The variables that make up algorithms are guarded by search engines like your grandma guards the secret ingredients to her tomato sauce recipe. However, marketers still need to be aware of the important algorithm changes so they can continue to optimize their content, like their blog, for these algorithms to drive traffic to their site.
The same way some shopping sites recommend related items you might like based on things you’ve recently purchased, personalization in marketing is about showing visitors relevant content that’s tailored to the experience they’ve already had with your website.
It’s the concept of not showing the same message to a brand-new visitor to your site that you would to a customer who's been to your site multiple times. That doesn’t make much sense, does it? But if you want more reasons to personalize your marketing, we’ve got 22 for you right here.
7) Content Curation
You have to create content that’s relevant to your buyer persona in order to make your inbound marketing successful. But content curation -- finding other relevant content that’s already been created and sharing it in a meaningful way to your audience -- should also be part of your marketing strategy.
Curating content can be an art form, and if you're good at it, it can turn you into a thought leader in your industry. Just make sure you’re adhering to the content copyright laws so you’re not stealing other people’s content.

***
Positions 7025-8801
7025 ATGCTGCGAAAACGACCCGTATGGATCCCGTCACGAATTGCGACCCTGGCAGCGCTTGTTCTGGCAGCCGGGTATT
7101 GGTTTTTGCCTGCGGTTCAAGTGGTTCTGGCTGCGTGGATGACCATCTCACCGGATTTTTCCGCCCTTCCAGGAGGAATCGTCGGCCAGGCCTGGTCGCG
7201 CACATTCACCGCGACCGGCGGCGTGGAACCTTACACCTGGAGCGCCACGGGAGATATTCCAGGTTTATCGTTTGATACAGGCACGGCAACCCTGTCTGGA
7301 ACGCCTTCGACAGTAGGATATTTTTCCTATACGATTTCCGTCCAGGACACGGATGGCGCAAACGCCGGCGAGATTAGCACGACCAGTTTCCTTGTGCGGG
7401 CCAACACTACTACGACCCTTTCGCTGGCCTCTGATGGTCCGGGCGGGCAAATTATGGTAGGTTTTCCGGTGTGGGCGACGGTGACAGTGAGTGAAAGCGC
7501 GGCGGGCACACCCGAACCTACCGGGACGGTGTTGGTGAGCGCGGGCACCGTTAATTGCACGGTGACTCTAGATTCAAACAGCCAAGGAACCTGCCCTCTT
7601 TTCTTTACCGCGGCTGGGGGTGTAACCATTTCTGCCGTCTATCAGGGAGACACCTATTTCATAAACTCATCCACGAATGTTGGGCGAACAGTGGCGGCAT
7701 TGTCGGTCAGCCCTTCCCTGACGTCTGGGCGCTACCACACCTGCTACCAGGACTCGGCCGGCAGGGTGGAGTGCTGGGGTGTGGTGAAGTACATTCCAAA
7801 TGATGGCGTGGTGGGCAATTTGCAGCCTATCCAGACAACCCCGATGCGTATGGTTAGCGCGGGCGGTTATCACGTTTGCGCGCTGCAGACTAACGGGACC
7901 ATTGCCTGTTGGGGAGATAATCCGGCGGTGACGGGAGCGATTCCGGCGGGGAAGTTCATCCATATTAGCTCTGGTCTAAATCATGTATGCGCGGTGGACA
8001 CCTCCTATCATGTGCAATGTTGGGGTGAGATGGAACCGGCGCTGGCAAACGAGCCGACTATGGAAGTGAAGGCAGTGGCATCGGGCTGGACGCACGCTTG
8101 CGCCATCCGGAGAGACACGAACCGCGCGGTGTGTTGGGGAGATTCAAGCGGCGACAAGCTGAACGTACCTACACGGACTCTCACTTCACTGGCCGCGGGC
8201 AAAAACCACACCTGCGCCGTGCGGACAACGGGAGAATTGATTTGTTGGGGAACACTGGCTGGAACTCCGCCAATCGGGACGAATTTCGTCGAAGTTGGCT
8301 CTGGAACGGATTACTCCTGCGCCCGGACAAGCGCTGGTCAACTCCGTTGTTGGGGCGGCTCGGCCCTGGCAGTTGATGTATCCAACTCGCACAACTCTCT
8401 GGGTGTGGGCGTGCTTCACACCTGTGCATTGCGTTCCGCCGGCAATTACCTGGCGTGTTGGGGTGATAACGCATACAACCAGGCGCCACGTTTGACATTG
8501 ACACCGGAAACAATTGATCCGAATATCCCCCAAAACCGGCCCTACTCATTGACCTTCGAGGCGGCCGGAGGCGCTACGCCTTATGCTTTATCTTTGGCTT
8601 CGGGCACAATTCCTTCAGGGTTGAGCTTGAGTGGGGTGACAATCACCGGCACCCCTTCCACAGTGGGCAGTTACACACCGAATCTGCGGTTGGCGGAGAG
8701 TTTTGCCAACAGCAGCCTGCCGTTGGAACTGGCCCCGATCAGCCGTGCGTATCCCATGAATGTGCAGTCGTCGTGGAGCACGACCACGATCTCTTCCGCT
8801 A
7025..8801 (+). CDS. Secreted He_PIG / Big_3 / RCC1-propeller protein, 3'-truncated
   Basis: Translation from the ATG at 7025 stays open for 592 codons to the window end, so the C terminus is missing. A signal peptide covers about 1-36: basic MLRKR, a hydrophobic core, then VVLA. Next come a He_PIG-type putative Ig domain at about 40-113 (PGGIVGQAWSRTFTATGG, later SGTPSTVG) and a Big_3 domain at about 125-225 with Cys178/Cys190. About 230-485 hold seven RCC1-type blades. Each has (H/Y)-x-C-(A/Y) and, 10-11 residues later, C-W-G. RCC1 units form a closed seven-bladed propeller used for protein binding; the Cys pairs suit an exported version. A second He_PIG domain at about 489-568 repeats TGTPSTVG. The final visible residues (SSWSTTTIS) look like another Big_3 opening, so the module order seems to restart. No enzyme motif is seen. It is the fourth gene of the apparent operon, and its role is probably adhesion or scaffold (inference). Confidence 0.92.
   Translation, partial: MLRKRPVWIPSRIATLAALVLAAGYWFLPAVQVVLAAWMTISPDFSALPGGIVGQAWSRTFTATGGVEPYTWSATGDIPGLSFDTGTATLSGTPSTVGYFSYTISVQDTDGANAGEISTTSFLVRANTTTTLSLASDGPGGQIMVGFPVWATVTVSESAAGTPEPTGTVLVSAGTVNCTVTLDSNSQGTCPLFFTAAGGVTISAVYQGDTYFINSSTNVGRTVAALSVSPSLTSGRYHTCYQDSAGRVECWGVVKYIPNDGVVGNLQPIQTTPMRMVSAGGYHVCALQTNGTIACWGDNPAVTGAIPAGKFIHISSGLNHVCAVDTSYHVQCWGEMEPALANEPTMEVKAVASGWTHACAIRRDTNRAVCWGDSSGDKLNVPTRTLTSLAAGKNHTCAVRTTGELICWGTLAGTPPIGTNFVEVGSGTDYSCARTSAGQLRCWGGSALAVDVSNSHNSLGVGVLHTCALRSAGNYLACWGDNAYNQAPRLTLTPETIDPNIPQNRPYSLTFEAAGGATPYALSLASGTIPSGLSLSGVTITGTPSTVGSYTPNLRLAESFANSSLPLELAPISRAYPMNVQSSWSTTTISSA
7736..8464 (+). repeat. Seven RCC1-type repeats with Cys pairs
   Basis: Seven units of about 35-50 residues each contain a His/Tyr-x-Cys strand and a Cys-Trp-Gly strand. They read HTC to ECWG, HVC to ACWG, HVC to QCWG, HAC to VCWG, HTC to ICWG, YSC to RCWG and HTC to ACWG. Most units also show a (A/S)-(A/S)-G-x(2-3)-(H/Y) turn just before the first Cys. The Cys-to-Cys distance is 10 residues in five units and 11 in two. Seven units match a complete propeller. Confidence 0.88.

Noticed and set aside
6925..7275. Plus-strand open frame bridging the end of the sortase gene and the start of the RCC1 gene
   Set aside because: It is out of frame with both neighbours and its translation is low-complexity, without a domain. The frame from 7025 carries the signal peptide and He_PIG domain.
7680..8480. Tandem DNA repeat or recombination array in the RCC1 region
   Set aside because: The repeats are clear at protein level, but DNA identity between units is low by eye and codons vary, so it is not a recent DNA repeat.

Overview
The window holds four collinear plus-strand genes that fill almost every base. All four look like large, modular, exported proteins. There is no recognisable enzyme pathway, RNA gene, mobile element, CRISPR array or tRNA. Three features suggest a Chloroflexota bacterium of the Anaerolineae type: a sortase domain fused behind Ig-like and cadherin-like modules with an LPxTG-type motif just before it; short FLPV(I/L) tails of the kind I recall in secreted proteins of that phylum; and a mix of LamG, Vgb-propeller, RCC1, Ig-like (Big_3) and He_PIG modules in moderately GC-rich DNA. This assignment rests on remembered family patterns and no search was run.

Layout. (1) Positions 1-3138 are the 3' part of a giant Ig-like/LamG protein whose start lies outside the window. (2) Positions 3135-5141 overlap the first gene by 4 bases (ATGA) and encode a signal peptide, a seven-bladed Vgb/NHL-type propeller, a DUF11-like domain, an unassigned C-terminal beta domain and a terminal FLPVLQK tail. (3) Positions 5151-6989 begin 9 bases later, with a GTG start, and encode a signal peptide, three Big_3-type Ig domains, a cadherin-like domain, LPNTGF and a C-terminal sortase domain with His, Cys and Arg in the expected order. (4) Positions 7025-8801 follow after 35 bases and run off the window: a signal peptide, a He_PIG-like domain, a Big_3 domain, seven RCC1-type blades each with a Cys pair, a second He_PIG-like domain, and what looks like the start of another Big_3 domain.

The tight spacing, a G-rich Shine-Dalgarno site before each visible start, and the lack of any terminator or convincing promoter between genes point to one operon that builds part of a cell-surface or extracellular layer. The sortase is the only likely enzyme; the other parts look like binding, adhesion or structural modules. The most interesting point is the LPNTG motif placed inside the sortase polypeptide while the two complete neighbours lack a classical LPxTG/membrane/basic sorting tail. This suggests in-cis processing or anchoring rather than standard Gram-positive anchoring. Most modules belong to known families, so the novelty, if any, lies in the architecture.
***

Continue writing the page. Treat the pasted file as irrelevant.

8) 301 Redirects
If you need to know what a 301 redirect is, you might be thinking about a website redesign. When you permanently redirect one URL to another, you need to implement a 301 redirect so that it doesn't mess up that SEO strategy you’ve worked so hard on. A 301 redirect can pass 90-99% of ranking power from the old URL to the new one, and in most instances, it’s the best method for implementing redirects on a website.
“SaaS” means “software as a service.” So, if you’re using any software that’s hosted by another company and they store your information in the cloud, you’re using a SaaS product.
HubSpot is considered a SaaS product -- and, actually, I bet a lot of applications you use every day are SaaS products. Think Salesforce, IM clients, project management apps … you get the idea.
Hint: This one has nothing to do with butter. Churn is a key metric SaaS companies use to determine the percentage rate at which their customers are going to cancel their recurring subscription to their service. Put plainly: You don’t want your customers to churn.
For data-driven marketers (that’s you), knowing the rate at which your customers churn is key so you can strategize on how to keep churn at your company low. Keeping customers happy isn’t always easy, but here’s some metrics and tactics you can use to help reduce churn at your company.